The third Doctorate ol Laws was conferred upon Sir Robert Garran, formerly Solicitor-General of the Commonwealth, and now chairman of the Council of Canberra University College. Of him; Mr. Justice Roper said: "His name is inseparably associated with the development of the constitutional structure of the Commonwealth of Australia. ... It falls to few men to represent such a diversification of functions, and such a fulfilment of achievement, as does Sir Robert Garran."

A highlight was the presentation by the Vice-Chancellor of Mr. W. M. Hughes, who received sustained applause. Professor Roberts said Mr. Hughes was "a figure unique and unsurpassable in the history of Australia."

Others presented for the degree of Doctor of Laws were: Mr. Martin Mcllrath, benefactor of the University; Lieui. General Sir lven G. Mackay; the Prime Minister Mr. R. G. Menzies; Sir George Rich; the Lieut.-Governor and Chief Justice of N.S.W., Mr. K. W. Street.

The degree of Doctor of Letters was then conferred upon Mr. R. J. Heffron, Deputy Premier and Minister for Education, and Emeritus Professor E. R. Holme, formerly Professor of English Language in the University of Sydney.

Recipients of the degree of Doctor of Science were: Professor R. S. Aitken, Vice Chancellor of the University of Otago, New Zealand; Sir Edward Appleton, Principal and Vice Chancellor of the University of Edinburgh; Sir John Cockcroft, Director of the Atomic Energy Research Establishment, Ministry of Supply, England; Dr. H. V. Evatt. Leader of the Federal Opposition and Fellow of the University Senate, who became the first to hold three doctorates in the University of Sydney; Dr. Norman McAlister Gregg, of the University of Toronto, Canada; Mr. Essington Lewis; Sir Douglas Mawson, Professor of Geology in the University of Adelaide, and Sir Earle Page, chairman of the Advisory Council of the New England, University College, Armidale.


Chancellor Sir Charles Bickerton Blackburn with The Right Honourable William Morris Hughes

At the close of the presentations, the Chancellor invited four of the graduates to address the assembly.


Address by The Governor-General of Australia, His Excellency The Right Honourable Sir William John McKell

Mr. Chancellor, the Right Honourable the Prime Minister, the Honourable the Premier, the Honourable the Chief Justice of New South Wales, ladies and gentlemen: I am doubly conscious of the great honour that has been conferred upon me today. I desire to express to you, Sir, and to the members of the Senate, my sincere gratitude for the great compliment you have paid me of considering me worthy to receive so great an honour from this distinguished University. I must confess to feelings of pride today. I am proud to know that the mother University of my native land has seen fit to honour me. I am proud to realise that in the conferring of these Honorary Degrees the broad principles which have guided this University throughout its history, and which were first set down by its founders, are still being followed. It is a tradition of this University that its noble doors and welcoming arches are open to all. How faithfully that tradition has been followed is exemplified in today's ceremony. This is in keeping with the Australian ideal, the ideal of a land that gives to all her sons and daughters the greatest opportunity to serve her.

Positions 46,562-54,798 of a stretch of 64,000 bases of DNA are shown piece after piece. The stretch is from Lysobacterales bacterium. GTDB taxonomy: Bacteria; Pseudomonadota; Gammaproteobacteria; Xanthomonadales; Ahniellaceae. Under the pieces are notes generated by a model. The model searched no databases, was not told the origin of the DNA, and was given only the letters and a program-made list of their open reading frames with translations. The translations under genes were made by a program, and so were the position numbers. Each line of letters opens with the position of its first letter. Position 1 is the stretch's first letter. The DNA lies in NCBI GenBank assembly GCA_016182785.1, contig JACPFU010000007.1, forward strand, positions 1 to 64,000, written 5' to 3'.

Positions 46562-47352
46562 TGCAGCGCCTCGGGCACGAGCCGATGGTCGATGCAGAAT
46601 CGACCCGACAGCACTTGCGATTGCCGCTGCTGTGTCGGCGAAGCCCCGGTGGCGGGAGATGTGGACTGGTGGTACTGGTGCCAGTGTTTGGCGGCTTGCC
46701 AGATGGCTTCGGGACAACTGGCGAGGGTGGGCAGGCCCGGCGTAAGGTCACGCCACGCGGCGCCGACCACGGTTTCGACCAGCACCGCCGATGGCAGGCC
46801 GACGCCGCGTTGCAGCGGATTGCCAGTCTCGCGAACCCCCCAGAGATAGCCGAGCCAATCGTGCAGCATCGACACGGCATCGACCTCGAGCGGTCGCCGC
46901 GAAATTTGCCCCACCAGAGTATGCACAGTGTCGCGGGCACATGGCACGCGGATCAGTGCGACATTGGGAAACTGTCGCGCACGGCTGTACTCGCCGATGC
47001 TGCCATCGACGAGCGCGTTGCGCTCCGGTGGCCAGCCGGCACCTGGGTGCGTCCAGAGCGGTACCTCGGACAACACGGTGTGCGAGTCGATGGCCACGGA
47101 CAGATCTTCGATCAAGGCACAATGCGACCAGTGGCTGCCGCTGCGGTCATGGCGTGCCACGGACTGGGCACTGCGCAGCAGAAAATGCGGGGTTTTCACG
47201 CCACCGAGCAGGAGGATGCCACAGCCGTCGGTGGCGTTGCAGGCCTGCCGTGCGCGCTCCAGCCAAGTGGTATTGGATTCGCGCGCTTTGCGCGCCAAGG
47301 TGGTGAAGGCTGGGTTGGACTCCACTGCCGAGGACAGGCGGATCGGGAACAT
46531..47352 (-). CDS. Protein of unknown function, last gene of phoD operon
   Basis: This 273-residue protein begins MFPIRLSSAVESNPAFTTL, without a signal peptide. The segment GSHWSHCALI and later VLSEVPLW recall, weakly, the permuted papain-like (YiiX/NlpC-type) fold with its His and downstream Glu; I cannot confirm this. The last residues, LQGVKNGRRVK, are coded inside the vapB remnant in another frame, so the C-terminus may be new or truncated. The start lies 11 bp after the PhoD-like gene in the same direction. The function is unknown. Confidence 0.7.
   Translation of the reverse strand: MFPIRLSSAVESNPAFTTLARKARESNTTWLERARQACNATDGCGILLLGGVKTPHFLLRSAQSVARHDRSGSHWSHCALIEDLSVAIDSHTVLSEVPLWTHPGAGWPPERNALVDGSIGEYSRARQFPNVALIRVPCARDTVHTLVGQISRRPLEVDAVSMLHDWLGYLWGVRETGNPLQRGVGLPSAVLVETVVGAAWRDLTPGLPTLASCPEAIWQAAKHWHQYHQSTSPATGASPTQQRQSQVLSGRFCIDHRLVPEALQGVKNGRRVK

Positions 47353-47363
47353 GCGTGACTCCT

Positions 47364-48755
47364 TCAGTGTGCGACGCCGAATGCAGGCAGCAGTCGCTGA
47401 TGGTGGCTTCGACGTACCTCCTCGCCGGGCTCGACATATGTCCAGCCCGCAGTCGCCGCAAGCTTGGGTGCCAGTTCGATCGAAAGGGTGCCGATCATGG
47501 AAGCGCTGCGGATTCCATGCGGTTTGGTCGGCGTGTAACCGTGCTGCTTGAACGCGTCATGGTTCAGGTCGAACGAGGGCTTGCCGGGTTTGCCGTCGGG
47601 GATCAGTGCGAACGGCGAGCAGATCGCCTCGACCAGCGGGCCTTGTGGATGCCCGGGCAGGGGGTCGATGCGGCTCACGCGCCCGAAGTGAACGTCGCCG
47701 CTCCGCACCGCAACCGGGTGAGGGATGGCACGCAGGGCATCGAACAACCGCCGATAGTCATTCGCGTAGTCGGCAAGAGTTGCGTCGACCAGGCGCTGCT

Mr. Chancellor, I desire to extend to you my very sincere and hearty congratulations on the celebration of your Centenary. The magnificent oration to which we were privileged to listen yesterday, delivered by the Honourable the Chief Justice of New South Wales, an oration that will be read whilst ever this University reflects upon the splendour of these Celebrations, placed the coping stone upon a hundred years of noble work. The greatness of that work is recognised and appreciated not alone throughout this community but in all those other lands that have a knowledge of its magnificence.

Mr. Chancellor, you, those associated with you, and all those devoted, selfsacrificing, public-spirited men and women who have preceded you, have written an imperishable page in the history of our country.

Address by The Prime Minister of Australia, The Right Honourable Robert Gordon Menzies

Mr. Chancellor, Your Excellency, and ladies and gentlemen: As Your Excellency has pointed out, this is a very great week and a great year for this famous University. For people like myself, it is, therefore, a singular privilege to have had some small part in the Celebrations.

Naturally, I want to express my own sensibility of the great honour that has been done to me. I am one of the few who have the opportunity of saying thank you, and so perhaps I should say it on behalf of all the others. It is a very agreeable thing to be here; it is very agreeable for a Prime Minister once in a while to find himself in a large company at once so respectable and so
decorative.